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 › Press Release and Events › Speech of Ambassador of India to Korea at 2018 Republic Day of India...



Your Excellency, Vice Foreign Minister CHO HYUN;

Your Excellency, General BROOKES;

Congressman CHEUNG TAE OK;

Your Excellency Mayor HEO Seong-gon, Mayor of Gimhae: the city that is the gohyangi of millions of people from the KIM and HEO clans, who trace their ancestry to an Indian princess—making him the Mayor of one of the largest communities of Persons of Indian Origin and therefore oori Kajok, our family;

Excellencies, distinguished colleague Ambassadors, Dy Ministers from MoFA

Friends from Korea, India and from the expatriate community:

Annyeong Hasseubnikka. Jeo neun ju han Indo Daesa ibnida (which is something you probably guessed by now.)

Yirohkke choo-un nalssi e-do hamkke hae jusheosseo, jinshim eu ro gamsahabnida.

A heartfelt thank you for joining us on this cold evening. Shiljero, Oneul-eun neomu chubseubnida! Aigo, chuketta!

So my colleagues have done their best to offer you a warm Indian evening today—including Indian style Chai to warm you up. All of us will need a hot dinner soon—hot also as in spicy-- to make up for the freezing weather. Therefore I promise to reduce your suffering by keeping my speech brief.

Excellencies, friends,

First, let me wish everyone a happy, healthy and successful year ahead. As Korea prepares to bring the Winter Olympics back to Asia for the first time in 20 years, we look forward to a successful and enjoyable spectacle of sport: PyongChang Olympic ui Seonggong-eul giwon habnida.

And, hwang geum gaeddi ui hae, man sa hyeong tong hasi gil barabnida. Or, happy new year of the golden dog.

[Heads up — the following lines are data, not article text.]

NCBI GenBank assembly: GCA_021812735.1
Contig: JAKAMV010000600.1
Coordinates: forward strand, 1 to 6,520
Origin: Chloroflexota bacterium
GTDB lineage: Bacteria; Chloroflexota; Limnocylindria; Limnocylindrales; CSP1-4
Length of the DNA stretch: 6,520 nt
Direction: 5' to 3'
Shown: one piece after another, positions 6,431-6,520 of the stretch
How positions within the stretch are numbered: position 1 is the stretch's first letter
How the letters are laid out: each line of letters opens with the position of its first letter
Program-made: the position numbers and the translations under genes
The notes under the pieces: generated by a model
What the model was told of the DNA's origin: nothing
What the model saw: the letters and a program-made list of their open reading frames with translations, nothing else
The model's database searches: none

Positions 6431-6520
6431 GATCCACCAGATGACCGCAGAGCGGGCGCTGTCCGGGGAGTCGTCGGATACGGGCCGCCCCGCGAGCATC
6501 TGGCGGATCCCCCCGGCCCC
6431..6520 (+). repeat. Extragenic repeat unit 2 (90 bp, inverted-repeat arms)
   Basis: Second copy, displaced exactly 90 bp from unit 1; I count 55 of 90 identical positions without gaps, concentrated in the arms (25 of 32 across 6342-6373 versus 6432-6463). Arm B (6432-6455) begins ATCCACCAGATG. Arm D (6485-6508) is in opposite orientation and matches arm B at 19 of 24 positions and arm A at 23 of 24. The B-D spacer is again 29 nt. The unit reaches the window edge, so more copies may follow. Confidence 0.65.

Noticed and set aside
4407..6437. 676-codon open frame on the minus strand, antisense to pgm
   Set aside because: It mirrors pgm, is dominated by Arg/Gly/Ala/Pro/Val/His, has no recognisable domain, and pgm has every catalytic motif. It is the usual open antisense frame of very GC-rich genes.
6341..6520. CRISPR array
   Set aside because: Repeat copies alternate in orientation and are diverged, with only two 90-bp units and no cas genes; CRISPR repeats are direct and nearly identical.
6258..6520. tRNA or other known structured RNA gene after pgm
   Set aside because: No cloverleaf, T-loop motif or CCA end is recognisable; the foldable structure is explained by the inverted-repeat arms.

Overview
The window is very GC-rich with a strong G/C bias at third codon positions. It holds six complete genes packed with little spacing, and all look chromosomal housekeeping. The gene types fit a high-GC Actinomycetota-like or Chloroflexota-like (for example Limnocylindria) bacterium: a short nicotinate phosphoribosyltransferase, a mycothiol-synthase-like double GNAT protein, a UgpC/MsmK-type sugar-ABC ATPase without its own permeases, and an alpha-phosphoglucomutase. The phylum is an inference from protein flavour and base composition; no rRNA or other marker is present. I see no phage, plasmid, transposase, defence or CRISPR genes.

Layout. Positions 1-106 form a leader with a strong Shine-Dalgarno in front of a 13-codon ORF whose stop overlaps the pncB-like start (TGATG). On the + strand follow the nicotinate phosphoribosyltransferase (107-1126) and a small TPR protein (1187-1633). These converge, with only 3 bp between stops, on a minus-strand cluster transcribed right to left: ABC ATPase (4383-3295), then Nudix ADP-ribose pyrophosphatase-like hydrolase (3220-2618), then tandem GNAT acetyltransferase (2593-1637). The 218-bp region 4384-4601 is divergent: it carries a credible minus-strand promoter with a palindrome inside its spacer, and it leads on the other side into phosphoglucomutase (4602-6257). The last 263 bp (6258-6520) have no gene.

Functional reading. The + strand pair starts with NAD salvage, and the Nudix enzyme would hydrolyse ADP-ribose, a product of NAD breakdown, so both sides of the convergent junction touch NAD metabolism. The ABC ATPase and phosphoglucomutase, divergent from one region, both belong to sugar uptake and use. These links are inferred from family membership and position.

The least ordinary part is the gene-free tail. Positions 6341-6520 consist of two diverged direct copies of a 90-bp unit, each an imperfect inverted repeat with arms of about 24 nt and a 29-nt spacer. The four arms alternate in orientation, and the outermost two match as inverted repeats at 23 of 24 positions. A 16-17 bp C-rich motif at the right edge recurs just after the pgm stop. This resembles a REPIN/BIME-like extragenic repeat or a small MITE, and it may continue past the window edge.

India marks the entry into force of our Constitution on this day, making India a Sovereign Republic. Hence the name, Republic Day. This particular Day is special. For one, it falls in the 70th year of India’s independence. For another, it marks the 25th anniversary of the India-ASEAN dialogue partnership, being celebrated specially through the presence in India of Their Excellencies the leaders of ASEAN, for the first time as Chief Guests at our Republic Day. And for a third reason, it also marks the 45th anniversary of the establishment of Ambassadorial relations between India and Korea.

On a lesser, personal note, this is also our last year in Korea, and yet it is my first national day celebration in Seoul.

And so, permit me to use this platform to take quick stock of three years of India-Korea relations.

On the positive side, a lot has happened. We have not only raised the level of the relationship to a Special Strategic Partnership, but our ties have expanded beyond strong trade and two way investment flows. There is greater breadth and depth to our ties than ever before.

Our Prime Minister and as many as eight of his senior Cabinet colleagues visited Korea separately in the past 3 years. We hosted the Speaker of our Parliament, the Deputy Chairman of the Upper House of our Parliament, and the Chief Justice of our Supreme Court. That apart, there have been ten Chief Ministerial and other visitors from our States, and innumerable visitors at Vice Ministerial level. Four navy vessels and two coast guard ships also visited Korea, and our defence institutions of higher learning have put Korea on their annual itinerary.

This litany of visits has of course helped keep our partner hotels in Seoul happy. In fact, we’ve never had quite as many visitors to Korea in our modern history. The fatigue writ large on the faces of my colleagues from our Embassy is eloquent testimony to the frequency of visits from home.